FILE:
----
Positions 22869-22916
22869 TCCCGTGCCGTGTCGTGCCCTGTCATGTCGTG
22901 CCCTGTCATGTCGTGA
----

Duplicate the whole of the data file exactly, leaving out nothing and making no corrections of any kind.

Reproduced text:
Positions 22869-22916
22869 TCCCGTGCCGTGTCGTGCCCTGTCATGTCGTG
22901 CCCTGTCATGTCGTGA